Tennessee prosecutors at odds over abortion law enforcement
NASHVILLE, Tenn. (AP) — Tennessee prosecutors are at odds over whether to enforce a new law that requires abortion providers to tell their patients it may be possible to reverse the action of abortion medication half-way through the procedure. Doctors who do not comply could face felony charges, fines and lawsuits.
In a Thursday filing, Davidson County District Attorney General Glenn Funk wrote that he does not believe the law is constitutional and does not intend to enforce it.
“I will not prosecute any woman who chooses to have a medical procedure to terminate a pregnancy or any medical doctor who performs this procedure at the request of their patient,” Funk declared in a court filing.
His filing came in response to an invitation by U.S. District Judge William Campbell to the four district attorneys who are defendants in the lawsuit to declare that they would not prosecute doctors who uphold the law by reciting the state-mandated advisory on abortion reversal but also tell patients they do not agree that medication abortions can be reversed.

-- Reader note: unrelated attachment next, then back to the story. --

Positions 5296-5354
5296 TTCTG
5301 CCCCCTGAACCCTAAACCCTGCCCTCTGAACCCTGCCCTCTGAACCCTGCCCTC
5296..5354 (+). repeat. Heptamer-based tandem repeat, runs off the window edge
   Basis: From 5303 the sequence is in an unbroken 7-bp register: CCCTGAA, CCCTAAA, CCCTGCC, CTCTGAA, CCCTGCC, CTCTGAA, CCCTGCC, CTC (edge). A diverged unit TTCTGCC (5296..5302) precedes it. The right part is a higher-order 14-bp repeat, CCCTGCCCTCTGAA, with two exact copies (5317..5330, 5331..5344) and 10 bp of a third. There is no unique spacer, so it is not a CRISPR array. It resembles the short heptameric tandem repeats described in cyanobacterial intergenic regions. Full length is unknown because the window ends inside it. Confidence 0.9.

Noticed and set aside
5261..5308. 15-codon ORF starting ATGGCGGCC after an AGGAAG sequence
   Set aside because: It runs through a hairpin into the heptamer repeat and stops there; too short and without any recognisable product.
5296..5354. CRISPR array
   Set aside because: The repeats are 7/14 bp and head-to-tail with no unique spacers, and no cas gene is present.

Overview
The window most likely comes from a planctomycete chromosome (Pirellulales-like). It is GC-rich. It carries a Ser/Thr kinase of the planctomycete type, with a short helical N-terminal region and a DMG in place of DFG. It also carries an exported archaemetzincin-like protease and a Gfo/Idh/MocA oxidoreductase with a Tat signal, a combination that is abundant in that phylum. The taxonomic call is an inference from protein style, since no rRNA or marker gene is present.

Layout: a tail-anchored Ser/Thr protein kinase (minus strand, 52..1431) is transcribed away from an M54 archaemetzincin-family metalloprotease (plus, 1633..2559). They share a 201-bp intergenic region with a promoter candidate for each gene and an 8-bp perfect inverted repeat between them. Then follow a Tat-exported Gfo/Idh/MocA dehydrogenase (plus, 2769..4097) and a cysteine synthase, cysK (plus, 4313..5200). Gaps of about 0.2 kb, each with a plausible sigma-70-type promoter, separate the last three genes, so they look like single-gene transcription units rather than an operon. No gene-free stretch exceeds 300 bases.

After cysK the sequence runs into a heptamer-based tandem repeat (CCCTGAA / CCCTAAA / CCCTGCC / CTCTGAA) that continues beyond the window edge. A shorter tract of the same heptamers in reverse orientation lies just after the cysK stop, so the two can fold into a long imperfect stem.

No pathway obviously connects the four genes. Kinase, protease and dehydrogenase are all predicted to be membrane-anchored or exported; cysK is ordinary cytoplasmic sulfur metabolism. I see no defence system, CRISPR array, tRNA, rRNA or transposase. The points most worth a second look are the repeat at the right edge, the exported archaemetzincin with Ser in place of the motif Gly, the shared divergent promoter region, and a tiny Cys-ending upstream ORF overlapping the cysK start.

The state attorney general has argued that the new law does not violate the doctors’ First Amendment rights to free speech because they are free to voice their disagreement with the state-mandated advisory. Several abortion clinics are suing over the new law, which goes into effect Oct. 1. They claim the idea that abortions can be reversed has no basis in medical science. They have asked Judge Campbell to place a temporary hold on the law while their case works its way through the courts.
By inviting the district attorneys to declare they would not prosecute doctors for telling patients they disagree with the abortion-reversal advisory, Campbell seemed to hint that the declarations might make him less likely to suspend the new law.
In declarations filed earlier this week, three of the four district attorneys stopped just short of that declaration.
“The informed consent provision is silent regarding criminal liability for an abortion provider who provides the required disclosures but expresses disagreement,” state the identical declarations from the district attorneys in Shelby, Knox and Wilson counties.
According to Funk’s declaration, the state Attorney General declined to file it with the others so he filed separately. Gov. Bill Lee took issue with Funk’s position. Without naming Funk, Lee tweeted on Thursday, “A district attorney purposefully disregarding current, duly enacted laws by the legislature is a grave matter that threatens our justice system and has serious consequences.”